Etymology
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wrinkle (v.)
early 15c. (transitive), probably from stem of Old English gewrinclod "wrinkled, crooked, winding," past participle of gewrinclian "to wind, crease," from perfective prefix ge- + -wrinclian "to wind," from Proto-Germanic *wrankjan, from a nasalized variant of *werg- "to turn," from PIE root *wer- (2) "to turn, bend." Intransitive sense from 1610s. Related: Wrinkled; wrinkling.
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wrinkle (n.)
"fold or crease in the extenal body," late 14c.; in cloth or clothing from early 15c., probably from wrinkle (v.). Meaning "defect, problem" first recorded 1640s; that of "idea, device, notion" (especially a new one) is from 1817.
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wrinkly (adj.)
early 15c. (in reference to the penis), from wrinkle (n.) + -y (2). As teen slang noun for "old person," from 1972 ("old" being relative; a British reference from 1982 applies it to people in their 40s).
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*wer- (2)

Proto-Indo-European root forming words meaning "to turn, bend."

It forms all or part of: adverse; anniversary; avert; awry; controversy; converge; converse (adj.) "exact opposite;" convert; diverge; divert; evert; extroversion; extrovert; gaiter; introrse; introvert; invert; inward; malversation; obverse; peevish; pervert; prose; raphe; reverberate; revert; rhabdomancy; rhapsody; rhombus; ribald; sinistrorse; stalwart; subvert; tergiversate; transverse; universe; verbena; verge (v.1) "tend, incline;" vermeil; vermicelli; vermicular; vermiform; vermin; versatile; verse (n.) "poetry;" version; verst; versus; vertebra; vertex; vertigo; vervain; vortex; -ward; warp; weird; worm; worry; worth (adj.) "significant, valuable, of value;" worth (v.) "to come to be;" wrangle; wrap; wrath; wreath; wrench; wrest; wrestle; wriggle; wring; wrinkle; wrist; writhe; wrong; wroth; wry.

It is the hypothetical source of/evidence for its existence is provided by: Sanskrit vartate "turns round, rolls;" Avestan varet- "to turn;" Hittite hurki- "wheel;" Greek rhatane "stirrer, ladle;" Latin vertere (frequentative versare) "to turn, turn back, be turned; convert, transform, translate; be changed," versus "turned toward or against;" Old Church Slavonic vrŭteti "to turn, roll," Russian vreteno "spindle, distaff;" Lithuanian verčiu, versti "to turn;" German werden, Old English weorðan "to become;" Old English -weard "toward," originally "turned toward," weorthan "to befall," wyrd "fate, destiny," literally "what befalls one;" Welsh gwerthyd "spindle, distaff;" Old Irish frith "against."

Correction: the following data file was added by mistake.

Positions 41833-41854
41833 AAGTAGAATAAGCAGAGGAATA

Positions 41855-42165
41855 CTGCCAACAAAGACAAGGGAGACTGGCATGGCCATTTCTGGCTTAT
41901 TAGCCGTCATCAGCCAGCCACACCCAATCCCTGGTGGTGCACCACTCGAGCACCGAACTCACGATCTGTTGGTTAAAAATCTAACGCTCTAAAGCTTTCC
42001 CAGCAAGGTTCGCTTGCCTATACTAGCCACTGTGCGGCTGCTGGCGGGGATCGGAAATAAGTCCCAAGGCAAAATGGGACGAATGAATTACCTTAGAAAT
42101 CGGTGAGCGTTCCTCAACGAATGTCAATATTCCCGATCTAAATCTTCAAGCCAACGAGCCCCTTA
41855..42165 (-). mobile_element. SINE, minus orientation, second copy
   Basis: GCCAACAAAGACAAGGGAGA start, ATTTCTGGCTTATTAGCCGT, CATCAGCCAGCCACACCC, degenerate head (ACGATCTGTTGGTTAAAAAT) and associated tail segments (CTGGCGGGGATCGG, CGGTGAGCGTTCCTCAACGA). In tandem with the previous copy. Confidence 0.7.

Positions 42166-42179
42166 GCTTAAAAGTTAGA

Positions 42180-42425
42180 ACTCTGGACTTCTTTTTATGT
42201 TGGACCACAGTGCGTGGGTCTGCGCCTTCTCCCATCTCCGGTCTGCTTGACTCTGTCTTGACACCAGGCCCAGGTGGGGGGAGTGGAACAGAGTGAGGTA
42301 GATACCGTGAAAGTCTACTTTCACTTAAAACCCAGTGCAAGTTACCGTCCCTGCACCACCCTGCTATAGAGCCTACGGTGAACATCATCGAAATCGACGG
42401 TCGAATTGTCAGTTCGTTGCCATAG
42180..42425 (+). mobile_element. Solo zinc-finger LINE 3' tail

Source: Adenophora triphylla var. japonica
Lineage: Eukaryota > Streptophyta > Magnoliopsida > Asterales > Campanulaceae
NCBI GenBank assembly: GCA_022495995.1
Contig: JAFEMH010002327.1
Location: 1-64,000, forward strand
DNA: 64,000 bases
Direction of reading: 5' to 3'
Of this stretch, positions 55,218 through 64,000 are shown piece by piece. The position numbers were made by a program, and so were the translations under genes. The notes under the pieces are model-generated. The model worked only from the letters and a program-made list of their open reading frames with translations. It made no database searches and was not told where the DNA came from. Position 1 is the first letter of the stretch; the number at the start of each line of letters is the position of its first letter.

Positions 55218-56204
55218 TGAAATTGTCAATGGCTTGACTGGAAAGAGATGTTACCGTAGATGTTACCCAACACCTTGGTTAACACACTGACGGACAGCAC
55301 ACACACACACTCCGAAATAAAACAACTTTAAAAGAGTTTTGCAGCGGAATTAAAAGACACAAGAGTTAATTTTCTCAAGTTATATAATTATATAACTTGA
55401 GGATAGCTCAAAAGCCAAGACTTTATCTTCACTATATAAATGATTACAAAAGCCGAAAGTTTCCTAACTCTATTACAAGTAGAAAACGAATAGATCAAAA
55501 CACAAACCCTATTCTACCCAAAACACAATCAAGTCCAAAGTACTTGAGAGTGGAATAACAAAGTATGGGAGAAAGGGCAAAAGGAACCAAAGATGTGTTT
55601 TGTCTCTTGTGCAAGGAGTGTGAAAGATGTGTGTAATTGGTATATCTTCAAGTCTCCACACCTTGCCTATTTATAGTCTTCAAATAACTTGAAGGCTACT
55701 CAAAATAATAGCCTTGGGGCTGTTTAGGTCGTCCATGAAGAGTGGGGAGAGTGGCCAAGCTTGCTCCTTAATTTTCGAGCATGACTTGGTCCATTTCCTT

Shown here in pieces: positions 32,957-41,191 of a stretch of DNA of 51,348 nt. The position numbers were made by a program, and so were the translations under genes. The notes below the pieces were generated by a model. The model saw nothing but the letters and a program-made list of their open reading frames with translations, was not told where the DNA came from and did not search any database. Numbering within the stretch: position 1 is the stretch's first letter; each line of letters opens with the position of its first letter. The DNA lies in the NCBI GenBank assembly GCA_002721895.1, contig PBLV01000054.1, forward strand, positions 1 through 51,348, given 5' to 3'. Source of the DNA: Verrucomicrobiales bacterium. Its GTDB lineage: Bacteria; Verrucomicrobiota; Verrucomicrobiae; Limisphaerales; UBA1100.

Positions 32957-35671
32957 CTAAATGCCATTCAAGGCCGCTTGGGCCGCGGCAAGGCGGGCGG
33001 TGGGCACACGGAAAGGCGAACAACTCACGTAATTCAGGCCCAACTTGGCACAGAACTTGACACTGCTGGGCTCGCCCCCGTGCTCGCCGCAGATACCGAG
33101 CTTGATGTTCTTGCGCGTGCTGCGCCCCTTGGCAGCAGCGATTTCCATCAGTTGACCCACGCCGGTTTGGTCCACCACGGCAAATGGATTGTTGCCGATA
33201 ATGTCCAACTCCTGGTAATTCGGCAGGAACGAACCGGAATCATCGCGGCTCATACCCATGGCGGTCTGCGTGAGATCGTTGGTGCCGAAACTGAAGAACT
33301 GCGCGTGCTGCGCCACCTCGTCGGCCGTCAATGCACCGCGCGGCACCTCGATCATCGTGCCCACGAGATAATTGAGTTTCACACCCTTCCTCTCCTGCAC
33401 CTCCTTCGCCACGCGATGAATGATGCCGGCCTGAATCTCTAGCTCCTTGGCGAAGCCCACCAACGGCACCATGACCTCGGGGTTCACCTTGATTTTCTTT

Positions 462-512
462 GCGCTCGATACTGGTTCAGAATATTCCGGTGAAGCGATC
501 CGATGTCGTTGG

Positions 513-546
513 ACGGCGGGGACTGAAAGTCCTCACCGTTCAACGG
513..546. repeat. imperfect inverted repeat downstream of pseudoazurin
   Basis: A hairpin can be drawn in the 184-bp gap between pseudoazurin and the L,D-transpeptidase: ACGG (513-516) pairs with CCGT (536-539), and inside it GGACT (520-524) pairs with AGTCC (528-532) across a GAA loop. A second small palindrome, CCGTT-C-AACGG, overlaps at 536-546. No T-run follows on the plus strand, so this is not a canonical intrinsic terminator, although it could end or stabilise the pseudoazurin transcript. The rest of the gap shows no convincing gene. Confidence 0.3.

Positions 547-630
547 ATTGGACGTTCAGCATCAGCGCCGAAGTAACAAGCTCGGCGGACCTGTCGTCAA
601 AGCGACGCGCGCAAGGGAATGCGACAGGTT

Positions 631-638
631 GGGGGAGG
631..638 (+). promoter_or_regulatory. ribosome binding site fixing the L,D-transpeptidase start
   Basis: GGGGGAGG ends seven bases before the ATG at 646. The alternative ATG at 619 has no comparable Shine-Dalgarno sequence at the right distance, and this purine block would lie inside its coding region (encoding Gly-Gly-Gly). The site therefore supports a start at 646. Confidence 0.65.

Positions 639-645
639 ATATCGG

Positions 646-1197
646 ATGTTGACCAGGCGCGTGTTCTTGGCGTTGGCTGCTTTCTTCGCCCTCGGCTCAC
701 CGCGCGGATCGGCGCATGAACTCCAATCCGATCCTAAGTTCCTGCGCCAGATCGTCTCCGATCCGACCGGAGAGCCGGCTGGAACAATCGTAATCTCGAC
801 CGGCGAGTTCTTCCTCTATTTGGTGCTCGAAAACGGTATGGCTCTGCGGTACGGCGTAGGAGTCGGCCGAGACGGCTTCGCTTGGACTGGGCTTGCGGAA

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rumple (v.)

"to wrinkle, make uneven," c. 1600, in rumpled, of uncertain origin, perhaps a variant of rimple "to wrinkle" (c. 1400), from Old English hrympel "wrinkle" (possibly influenced by Middle Dutch rumpelen), related to Old English hrimpan "to fold, wrinkle" (see ramp (v.)). Related: Rumpled; rumpling. As a noun from c. 1500, "a wrinkle, a fold."

Also compare Middle English runkle "become wrinkled" (late 14c.), runkel (n.) "a wrinkle" (early 14c.), probably from Old Norse hrukka.

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corrugate (v.)

"to wrinkle, to draw or contract into folds," 1610s, from Latin corrugatus, past participle of corrugare "to make full of wrinkles, wrinkle very much" (also "produce loathing, cause disgust"), from assimilated form of com-, here perhaps an intensive prefix (see com-), + rugare "to wrinkle," from ruga "crease, groove," which is of uncertain origin (see rugae).

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flounce (n.)

"deep ruffle on the skirt of a dress," 1713, from Middle English frounce "pleat, wrinkle, fold" (late 14c.), from Old French fronce "line, wrinkle; pucker, crease, fold," from Frankish *hrunkjan "to wrinkle," from Proto-Germanic *hrunk-, from PIE root *sker- (2) "to turn, bend." Influenced in form by flounce (v.). The verb meaning "arrange in flounces" is from 1711.

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rugae (n.)

1775, in zoology, anatomy, etc., "a fold or wrinkle," plural of ruga (1775), from Latin ruga "a wrinkle in the face," from Proto-Italic *rouga-, which is of uncertain origin. "Since words for 'wrinkle' and 'crease' are often derived from 'to be rugged', from which also 'to belch' is often derived ..., the most obvious connection is with e-rugere 'to belch'" [de Vaan].  Related: Rugate; rugulose; rugose (1703); rugosity (1590s).

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shrivel (v.)

1560s (implied in shriveled), a word of unknown origin, not found in Middle English; perhaps from a Scandinavian source (compare Swedish skryvla "to wrinkle, to shrivel"), perhaps ultimately connected with shrimp (n.) and shrink (v.). Related: Shriveled; shriveling.

Middle English did have rivelled "wrinkled, furrowed," from Old English rifelede, from *rifel "a wrinkle or fold on the skin," a word of obscure origin, "very common c 1530-1720" [OED] in the senses "dried" (of fruit), "shriveled by heat."

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frumpy (adj.)
1746, "cross-tempered," probably from the frumps (n.) "bad temper" (1660s) and an earlier verb meaning "to mock, browbeat" (1550s), of obscure origin, perhaps imitative of a sneer or derisive snort. See also frump. Sense of "sour-looking, unfashionable" is from 1825, but this may be a shortening of frumple "to wrinkle, crumple" (late 14c.), from Middle Dutch verrompelen "to wrinkle," from ver- "completely" + rompelen "to rumple." Related: Frumpily; frumpiness.
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